Ambassador Mikael H Winther along with his wife Ratanawadee Winther in front of a more than 200-year-old crumbling building in Old Dhaka currently housing 52 families (collected)
Danish Ambassador in Dhaka Mikael H. Winther wants to be a person ‘approachable’ to all. He wants to get closer to the people’s needs, and for this purpose he believes in going out into the rural heartland or countryside.
Since arriving in Bangladesh last September, Ambassador Winther has maintained the principle by putting it into practice, racking up a number of visits to several districts outside of the capital, where foreign diplomats can often get cooped up in the bubble of the Diplomatic Enclave of Gulshan, Baridhara, Banani.
In the process he has been won over by the sheer beauty of Bangladesh and its people.
“In recent months my wife (Ratanawadee Winther) and I have been visiting several parts of Bangladesh. We have been to districts of Rajshahi, Chittagong, Sylhet division and quite recently I myself went to Barisal and Dinajpur,” he told Dhaka Courier.
All these trips, Ambassador Winther says, have been “wonderful” and gave them a chance to meet the Bangladeshi people in all their diversity and to see rural Bangladesh – in the process discovering that Bangladesh is a lot more than Dhaka.
Speaking of Dhaka, the ambassador said they also had a “wonderful trip” to Puran Dhaka (Old Dhaka) together with the most qualified guide, Taimur Islam who – together with a great number of young volunteers – works hard to preserve the historical sites and areas of this crowded yet dynamic as well as historic part of Dhaka.
“Not surprisingly, my impression of Bangladesh gets more and more nuanced the longer I am here – in particular because I meet so many people from different layers of society,” said Ambassador Winther.
“As a musician I have had the immense privilege to perform with some really fine musicians of Bangladesh and discovered that so many people share my passion for music,” said the diplomat who plays guitar and also has a powerful voice.
Ambassador Winther continued: “It is great that there are public concerts where both Ratanawadee and I have the chance to discover and experience the Dhaka music – both classical, folk and pop – and also to discover the active music scene and meet the artists themselves.”
He said it gets him in touch with people that share his interest and also allows him to pursue a hobby in his free time.
Travelling around the country has also provided the couple with first-hand experience on the resilience of the Bangladeshi people, said the Ambassador.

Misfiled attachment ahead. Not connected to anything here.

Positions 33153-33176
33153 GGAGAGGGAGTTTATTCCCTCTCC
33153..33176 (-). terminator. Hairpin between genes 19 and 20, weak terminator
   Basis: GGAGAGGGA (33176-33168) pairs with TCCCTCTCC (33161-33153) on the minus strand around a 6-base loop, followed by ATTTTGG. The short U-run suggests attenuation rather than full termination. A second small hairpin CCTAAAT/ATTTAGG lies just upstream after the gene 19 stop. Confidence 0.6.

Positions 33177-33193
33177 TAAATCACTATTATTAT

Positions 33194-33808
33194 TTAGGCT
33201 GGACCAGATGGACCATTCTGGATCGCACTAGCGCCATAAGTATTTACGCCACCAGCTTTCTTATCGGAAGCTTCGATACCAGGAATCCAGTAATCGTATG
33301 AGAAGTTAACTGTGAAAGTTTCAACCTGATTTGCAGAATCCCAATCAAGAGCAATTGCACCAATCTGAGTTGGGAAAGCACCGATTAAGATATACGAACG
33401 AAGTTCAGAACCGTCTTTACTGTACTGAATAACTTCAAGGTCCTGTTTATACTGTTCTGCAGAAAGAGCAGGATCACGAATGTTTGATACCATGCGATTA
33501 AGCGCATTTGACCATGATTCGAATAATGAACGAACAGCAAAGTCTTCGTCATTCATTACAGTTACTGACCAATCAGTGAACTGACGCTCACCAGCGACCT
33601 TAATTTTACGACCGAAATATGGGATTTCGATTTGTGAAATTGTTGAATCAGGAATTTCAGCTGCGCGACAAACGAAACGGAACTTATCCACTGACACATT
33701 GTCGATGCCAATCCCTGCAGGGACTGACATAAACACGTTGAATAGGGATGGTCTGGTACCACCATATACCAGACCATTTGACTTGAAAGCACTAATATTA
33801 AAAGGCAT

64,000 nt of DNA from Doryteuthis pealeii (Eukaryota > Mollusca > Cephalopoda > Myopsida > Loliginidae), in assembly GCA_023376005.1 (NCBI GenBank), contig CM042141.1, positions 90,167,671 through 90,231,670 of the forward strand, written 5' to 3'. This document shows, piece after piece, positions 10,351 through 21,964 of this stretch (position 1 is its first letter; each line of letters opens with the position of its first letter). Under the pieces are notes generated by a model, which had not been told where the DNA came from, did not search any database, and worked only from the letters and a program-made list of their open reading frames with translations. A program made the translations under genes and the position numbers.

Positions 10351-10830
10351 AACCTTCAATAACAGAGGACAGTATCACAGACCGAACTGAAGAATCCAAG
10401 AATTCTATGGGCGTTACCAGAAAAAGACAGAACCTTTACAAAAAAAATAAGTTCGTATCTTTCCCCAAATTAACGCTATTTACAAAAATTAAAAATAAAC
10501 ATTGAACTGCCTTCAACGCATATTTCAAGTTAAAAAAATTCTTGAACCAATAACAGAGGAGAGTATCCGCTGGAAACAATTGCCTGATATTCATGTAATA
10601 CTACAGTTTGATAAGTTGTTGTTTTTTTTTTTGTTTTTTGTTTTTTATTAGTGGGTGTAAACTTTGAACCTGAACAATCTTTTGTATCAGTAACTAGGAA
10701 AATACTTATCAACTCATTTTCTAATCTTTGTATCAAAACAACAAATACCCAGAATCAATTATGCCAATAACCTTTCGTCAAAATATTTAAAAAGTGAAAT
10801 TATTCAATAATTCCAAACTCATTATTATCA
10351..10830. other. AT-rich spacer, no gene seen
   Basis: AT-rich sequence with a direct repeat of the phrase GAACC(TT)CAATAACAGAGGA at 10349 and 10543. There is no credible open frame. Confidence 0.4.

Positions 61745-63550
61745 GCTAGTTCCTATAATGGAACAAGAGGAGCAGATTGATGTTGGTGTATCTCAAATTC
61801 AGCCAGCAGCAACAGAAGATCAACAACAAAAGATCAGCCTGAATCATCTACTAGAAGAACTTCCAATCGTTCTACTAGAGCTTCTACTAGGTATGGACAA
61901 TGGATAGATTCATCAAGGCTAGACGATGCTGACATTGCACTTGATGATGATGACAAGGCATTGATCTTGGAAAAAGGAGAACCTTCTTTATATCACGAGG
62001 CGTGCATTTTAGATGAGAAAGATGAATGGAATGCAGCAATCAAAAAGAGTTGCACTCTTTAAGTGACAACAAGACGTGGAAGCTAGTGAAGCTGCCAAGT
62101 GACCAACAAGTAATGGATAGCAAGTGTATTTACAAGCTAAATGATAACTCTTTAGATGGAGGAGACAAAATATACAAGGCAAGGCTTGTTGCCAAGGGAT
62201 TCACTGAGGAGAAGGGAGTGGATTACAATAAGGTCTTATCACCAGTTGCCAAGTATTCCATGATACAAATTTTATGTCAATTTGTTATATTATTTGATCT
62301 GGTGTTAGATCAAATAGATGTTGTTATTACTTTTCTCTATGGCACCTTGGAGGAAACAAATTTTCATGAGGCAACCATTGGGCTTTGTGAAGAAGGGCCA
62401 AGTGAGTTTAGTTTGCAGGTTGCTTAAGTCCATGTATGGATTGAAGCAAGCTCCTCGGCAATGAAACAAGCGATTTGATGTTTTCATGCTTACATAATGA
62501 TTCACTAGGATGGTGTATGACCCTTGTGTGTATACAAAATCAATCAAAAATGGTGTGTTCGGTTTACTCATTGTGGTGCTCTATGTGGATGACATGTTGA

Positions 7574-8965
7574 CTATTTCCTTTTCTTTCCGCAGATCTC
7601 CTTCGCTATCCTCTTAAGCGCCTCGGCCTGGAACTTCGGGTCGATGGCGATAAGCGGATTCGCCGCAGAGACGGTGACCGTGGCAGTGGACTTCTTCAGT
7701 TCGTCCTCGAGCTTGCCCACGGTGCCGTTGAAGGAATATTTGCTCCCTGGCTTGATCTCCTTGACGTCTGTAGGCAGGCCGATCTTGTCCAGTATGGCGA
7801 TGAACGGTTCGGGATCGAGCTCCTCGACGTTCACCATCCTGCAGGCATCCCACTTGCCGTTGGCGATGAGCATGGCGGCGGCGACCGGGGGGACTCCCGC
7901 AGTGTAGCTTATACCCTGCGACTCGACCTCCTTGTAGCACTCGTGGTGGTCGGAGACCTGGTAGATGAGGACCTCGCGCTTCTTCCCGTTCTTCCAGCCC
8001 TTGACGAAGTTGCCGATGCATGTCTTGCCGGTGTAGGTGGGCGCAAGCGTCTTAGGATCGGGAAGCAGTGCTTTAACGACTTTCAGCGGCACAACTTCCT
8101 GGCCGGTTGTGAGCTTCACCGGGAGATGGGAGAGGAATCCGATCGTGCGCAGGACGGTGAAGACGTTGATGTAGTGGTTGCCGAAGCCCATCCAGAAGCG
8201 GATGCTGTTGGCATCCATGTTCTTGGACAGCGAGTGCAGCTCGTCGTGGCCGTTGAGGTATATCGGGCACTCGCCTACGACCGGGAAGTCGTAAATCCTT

“Faced with many challenges, people seem to be struggling on and the impressive development that Bangladesh has made is clear and visible anywhere we go,” he observed.
The ambassador, however, said there is no doubt that many people have a hard life – and in particular women are facing difficulties – but the spirit is high and challenges are met with enthusiasm and curiosity.
“As an ambassador of Denmark, naturally I am very pleased to see many results of our co-operation in so many areas in Bangladesh,” he said.
“Our focus on women’s economic empowerment seems to pay off – and it is both encouraging and inspiring to meet many of these women in person. Chatting with them and learning about their background, struggle and efforts to improve their lives for themselves and their children gives me hope and optimism for the future of Bangladesh,” said Winther.
Coming back to their trip to Puran Dhaka, Ambassador Winther said it was special because they had a chance to walk on historical sites and to encounter the crowds and charming messiness of the old part of this city.
“Not all of it beautiful, and it reminded me of how much work there is to preserve the heritage of this city,” he said laying emphasis on preserving heritage.
The Ambassador said he was impressed with the enthusiasm of these young people who are dedicated to get people to pay attention to the beauty of the past and go against both commercial and political interests in the pursuit of the goal for the society as a whole.
“It was also refreshing to get out of the car and experience the real city and the life of the people,” said the Danish Ambassador having a career spanning over nearly three decades.
Responding to a question, the Ambassador said he is looking forward to continuing his travels around Bangladesh with Ratanawadee, a Thai citizen.
“We both enjoy adventure and we love new experiences. There are so many areas and towns we need to see. We will continue to travel for work and for pleasure,” he said, adding that he is also looking forward to playing more music and meeting more Bangladeshi people – musicians and others – who enjoy this.
“I will see you all out there,” said the diplomat who is very passionate about his music.
The Danish envoy said he does not want to do his job only in a formal way. He believes being briefed only by government officials and diplomats will not allow him to know the country. “I won’t be able to sense what people really think of.”